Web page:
Shaghnoubi was poor. But many other suicide bombers were not. Neither poverty nor religious extremism alone can be blamed as the driving force, say terrorism experts. In Lebanon, for example, two-thirds of the suicide bombings, which peaked between 1983 and 1985, were committed by completely secular organizations, rather than the high-profile Shia Muslim armed groups. In the West Bank and Gaza, polls show that 12- to 13-per-cent of Palestinians, hundreds of thousands of people, actively support the orthodox Muslim Hamas. Yet few have chosen violence. Even among militant Hamas members - 1,000 have been jailed - only about a dozen have so far become suicide bombers. "The religious character of the attacker is not the most crucial factor," says Merari. "Most religious people don't want to die. To commit suicide you have to be suicidal."

Merari notes that orthodox Muslims - like Orthodox Jews - believe they will go to heaven if martyred, but they condemn suicide. There is currently, he says, a fierce debate among the more militant Islamists over whether suicide is a legitimate form of jihad, or holy war. "Islam opposes suicide. It believes in jihad, but the goal is to die in battle," Merari says. Even the bombers of New York City's World Trade Center, who sprang from Egypt's Muslim Brotherhood, were inspired more by anti-American zealousness than religious faith, says terrorism expert John Thompson, director of the Toronto-based Mackenzie Institute. "Islamic fundamentalism is not really religious. The motivation is economic and ethnic expression." Still, some extreme Muslim groups have in recent years manipulated the Koran scriptures to convince the young that there is divine approval of violence - particularly since ayatollahs in Iran began to issue fatwas, or religious decrees, such as the one calling for the death of author Salman Rushdie.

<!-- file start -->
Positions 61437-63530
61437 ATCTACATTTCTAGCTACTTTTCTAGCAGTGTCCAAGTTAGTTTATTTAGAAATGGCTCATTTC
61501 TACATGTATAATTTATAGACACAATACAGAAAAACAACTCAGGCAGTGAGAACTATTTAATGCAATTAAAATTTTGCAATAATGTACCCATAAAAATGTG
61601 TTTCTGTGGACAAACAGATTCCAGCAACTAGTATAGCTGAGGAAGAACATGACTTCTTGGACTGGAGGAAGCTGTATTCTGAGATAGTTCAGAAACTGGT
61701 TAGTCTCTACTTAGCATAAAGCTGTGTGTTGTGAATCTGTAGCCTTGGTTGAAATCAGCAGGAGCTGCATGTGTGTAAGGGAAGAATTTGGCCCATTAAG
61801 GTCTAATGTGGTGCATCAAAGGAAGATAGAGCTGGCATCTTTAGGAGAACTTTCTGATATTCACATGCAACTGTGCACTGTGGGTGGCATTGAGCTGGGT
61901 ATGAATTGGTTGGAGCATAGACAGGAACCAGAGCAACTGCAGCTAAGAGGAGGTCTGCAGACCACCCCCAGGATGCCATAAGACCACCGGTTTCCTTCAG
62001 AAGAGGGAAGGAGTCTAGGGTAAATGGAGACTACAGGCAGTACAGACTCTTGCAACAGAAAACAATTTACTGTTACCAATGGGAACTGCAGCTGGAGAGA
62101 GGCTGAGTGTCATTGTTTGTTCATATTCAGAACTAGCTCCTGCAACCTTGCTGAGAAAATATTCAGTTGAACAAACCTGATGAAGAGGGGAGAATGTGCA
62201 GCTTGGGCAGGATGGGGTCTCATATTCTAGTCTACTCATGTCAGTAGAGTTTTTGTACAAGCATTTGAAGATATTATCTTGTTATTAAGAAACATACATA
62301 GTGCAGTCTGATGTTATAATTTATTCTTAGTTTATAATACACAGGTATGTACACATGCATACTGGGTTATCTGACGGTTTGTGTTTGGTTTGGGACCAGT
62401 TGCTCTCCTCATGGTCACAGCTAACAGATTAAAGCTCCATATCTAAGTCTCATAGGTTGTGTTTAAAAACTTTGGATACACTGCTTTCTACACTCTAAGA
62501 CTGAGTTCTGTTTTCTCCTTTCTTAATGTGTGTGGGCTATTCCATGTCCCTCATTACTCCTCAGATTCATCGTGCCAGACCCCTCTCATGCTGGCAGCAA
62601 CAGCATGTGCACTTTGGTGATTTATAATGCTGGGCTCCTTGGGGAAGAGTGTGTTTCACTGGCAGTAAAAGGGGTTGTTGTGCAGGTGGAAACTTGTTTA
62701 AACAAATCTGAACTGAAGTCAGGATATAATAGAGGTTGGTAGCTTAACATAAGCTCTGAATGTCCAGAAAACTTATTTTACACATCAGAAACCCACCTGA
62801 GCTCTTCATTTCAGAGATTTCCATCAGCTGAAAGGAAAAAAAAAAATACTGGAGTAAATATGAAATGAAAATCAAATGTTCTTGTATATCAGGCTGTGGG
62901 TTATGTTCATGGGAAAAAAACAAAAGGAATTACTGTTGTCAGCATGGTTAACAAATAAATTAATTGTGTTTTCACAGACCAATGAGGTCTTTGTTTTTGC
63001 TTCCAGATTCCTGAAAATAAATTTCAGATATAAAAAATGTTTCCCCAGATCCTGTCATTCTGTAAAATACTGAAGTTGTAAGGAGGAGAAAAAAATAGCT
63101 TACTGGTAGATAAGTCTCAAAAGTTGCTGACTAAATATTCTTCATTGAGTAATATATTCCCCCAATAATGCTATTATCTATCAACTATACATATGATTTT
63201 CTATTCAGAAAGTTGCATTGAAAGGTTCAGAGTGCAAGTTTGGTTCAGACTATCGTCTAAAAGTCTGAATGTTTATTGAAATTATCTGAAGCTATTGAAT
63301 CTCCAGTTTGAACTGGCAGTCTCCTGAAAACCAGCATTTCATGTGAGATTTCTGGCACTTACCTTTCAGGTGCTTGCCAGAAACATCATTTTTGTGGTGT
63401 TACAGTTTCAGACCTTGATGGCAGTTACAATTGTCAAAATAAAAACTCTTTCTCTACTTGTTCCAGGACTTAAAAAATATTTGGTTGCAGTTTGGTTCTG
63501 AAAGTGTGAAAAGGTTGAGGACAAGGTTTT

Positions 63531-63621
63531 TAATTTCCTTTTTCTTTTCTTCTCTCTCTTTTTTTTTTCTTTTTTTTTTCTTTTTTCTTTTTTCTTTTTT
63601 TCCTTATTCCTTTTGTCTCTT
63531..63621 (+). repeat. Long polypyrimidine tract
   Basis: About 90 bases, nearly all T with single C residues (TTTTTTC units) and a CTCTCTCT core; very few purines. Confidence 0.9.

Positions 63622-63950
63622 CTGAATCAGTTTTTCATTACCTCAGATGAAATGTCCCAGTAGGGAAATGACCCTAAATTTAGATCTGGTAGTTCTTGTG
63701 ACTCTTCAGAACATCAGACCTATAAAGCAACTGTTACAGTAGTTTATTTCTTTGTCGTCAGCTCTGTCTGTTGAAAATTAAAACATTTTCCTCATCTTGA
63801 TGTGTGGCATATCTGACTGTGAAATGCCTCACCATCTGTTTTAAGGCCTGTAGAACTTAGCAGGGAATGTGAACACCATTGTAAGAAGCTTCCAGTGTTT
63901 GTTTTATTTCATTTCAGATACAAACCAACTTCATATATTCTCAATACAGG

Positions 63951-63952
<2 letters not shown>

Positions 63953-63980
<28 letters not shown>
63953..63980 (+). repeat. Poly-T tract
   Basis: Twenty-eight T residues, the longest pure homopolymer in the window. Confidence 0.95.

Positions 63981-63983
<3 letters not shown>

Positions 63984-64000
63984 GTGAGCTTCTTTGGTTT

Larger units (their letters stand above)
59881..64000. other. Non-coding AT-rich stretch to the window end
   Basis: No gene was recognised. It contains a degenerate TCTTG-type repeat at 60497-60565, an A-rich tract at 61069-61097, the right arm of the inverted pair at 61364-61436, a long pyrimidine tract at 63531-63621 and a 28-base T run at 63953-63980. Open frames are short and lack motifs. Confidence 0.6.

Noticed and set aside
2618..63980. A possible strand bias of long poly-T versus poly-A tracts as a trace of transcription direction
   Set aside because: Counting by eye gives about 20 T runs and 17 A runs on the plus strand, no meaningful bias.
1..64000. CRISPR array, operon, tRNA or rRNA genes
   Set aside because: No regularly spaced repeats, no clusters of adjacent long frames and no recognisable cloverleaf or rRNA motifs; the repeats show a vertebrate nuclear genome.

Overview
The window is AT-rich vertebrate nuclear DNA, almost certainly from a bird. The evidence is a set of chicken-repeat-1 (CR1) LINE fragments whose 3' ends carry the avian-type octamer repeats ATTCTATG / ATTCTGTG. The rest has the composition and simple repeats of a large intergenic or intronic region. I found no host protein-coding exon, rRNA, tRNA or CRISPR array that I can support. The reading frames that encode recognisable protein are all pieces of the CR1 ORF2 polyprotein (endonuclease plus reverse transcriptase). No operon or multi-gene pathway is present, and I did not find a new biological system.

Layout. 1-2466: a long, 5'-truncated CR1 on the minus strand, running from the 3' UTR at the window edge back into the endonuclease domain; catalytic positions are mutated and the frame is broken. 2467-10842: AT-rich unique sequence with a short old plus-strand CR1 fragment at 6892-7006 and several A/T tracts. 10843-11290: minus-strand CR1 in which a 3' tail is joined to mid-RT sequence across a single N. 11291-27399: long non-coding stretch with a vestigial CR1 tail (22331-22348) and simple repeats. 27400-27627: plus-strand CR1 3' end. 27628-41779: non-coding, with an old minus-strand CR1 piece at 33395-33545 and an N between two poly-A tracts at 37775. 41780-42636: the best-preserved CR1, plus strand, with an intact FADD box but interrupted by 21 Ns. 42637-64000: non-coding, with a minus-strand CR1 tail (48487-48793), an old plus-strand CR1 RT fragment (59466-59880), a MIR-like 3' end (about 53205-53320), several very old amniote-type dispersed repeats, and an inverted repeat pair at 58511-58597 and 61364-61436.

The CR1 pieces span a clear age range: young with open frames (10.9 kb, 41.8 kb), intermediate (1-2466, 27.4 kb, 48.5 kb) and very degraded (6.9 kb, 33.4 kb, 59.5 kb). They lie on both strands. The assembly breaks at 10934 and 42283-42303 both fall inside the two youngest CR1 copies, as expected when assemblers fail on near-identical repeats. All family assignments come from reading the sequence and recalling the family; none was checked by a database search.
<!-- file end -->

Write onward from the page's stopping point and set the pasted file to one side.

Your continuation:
In Sri Lanka, as well, the Hindu belief in reincarnation has been used by Tamil Tiger guerrillas to perpetuate the lore that for every freedom fighter who dies, another is born to take his place. About 1,500 Tigers have died by taking cyanide rather than be captured, according to Sri Lankan researchers tracking Tamil militancy. Another 250 have perished in direct suicide missions since the first Tiger - the son of a bank manager - drove a truck of explosives into a government army base in July, 1987. A sense of injustice shared by boys and girls raised in regions of protracted conflict around the world usually lies behind the phenomenon. Thirty to 40 percent of current recruits to Sri Lanka's separatist Tamil Tigers are girls. Similarly, in Lebanon, some young female bombers were among the perpetrators of about 40 suicide attacks there.

Tamil journalist D. B. S. Jeyaraj, who covered the rise of the Tigers before moving to Canada seven years ago, says high schools and universities are the main recruitment grounds. Tiger propaganda appeals to the young person's desire to infuse his or her life with meaning. "When the whole area is full of war and ongoing conflict, the logic is easy," says Jeyaraj. "The Tamil nation itself is in peril, they tell them. This is not the time for studies, this is the time to do your bit. The whole climate is really emotional."